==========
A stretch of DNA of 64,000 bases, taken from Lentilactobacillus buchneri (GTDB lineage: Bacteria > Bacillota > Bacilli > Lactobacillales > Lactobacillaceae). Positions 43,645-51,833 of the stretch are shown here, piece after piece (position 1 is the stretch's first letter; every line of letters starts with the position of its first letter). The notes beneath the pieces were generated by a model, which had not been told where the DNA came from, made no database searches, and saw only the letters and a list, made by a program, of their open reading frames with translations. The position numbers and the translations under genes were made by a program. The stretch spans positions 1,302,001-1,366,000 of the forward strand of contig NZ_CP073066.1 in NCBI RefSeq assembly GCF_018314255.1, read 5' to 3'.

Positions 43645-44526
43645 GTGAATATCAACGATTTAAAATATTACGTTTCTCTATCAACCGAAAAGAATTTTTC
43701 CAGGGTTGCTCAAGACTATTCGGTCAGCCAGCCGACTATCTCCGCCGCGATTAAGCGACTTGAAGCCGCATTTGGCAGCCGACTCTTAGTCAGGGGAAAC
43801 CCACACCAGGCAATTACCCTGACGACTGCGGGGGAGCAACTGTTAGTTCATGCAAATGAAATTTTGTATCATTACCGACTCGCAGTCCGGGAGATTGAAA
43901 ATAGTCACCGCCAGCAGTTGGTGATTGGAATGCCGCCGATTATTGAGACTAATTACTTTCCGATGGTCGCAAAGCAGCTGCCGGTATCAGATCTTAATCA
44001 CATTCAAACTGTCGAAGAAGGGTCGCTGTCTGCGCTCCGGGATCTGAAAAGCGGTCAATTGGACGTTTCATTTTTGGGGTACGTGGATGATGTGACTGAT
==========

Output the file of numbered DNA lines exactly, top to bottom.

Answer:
A stretch of DNA of 64,000 bases, taken from Lentilactobacillus buchneri (GTDB lineage: Bacteria > Bacillota > Bacilli > Lactobacillales > Lactobacillaceae). Positions 43,645-51,833 of the stretch are shown here, piece after piece (position 1 is the stretch's first letter; every line of letters starts with the position of its first letter). The notes beneath the pieces were generated by a model, which had not been told where the DNA came from, made no database searches, and saw only the letters and a list, made by a program, of their open reading frames with translations. The position numbers and the translations under genes were made by a program. The stretch spans positions 1,302,001-1,366,000 of the forward strand of contig NZ_CP073066.1 in NCBI RefSeq assembly GCF_018314255.1, read 5' to 3'.

Positions 43645-44526
43645 GTGAATATCAACGATTTAAAATATTACGTTTCTCTATCAACCGAAAAGAATTTTTC
43701 CAGGGTTGCTCAAGACTATTCGGTCAGCCAGCCGACTATCTCCGCCGCGATTAAGCGACTTGAAGCCGCATTTGGCAGCCGACTCTTAGTCAGGGGAAAC
43801 CCACACCAGGCAATTACCCTGACGACTGCGGGGGAGCAACTGTTAGTTCATGCAAATGAAATTTTGTATCATTACCGACTCGCAGTCCGGGAGATTGAAA
43901 ATAGTCACCGCCAGCAGTTGGTGATTGGAATGCCGCCGATTATTGAGACTAATTACTTTCCGATGGTCGCAAAGCAGCTGCCGGTATCAGATCTTAATCA
44001 CATTCAAACTGTCGAAGAAGGGTCGCTGTCTGCGCTCCGGGATCTGAAAAGCGGTCAATTGGACGTTTCATTTTTGGGGTACGTGGATGATGTGACTGAT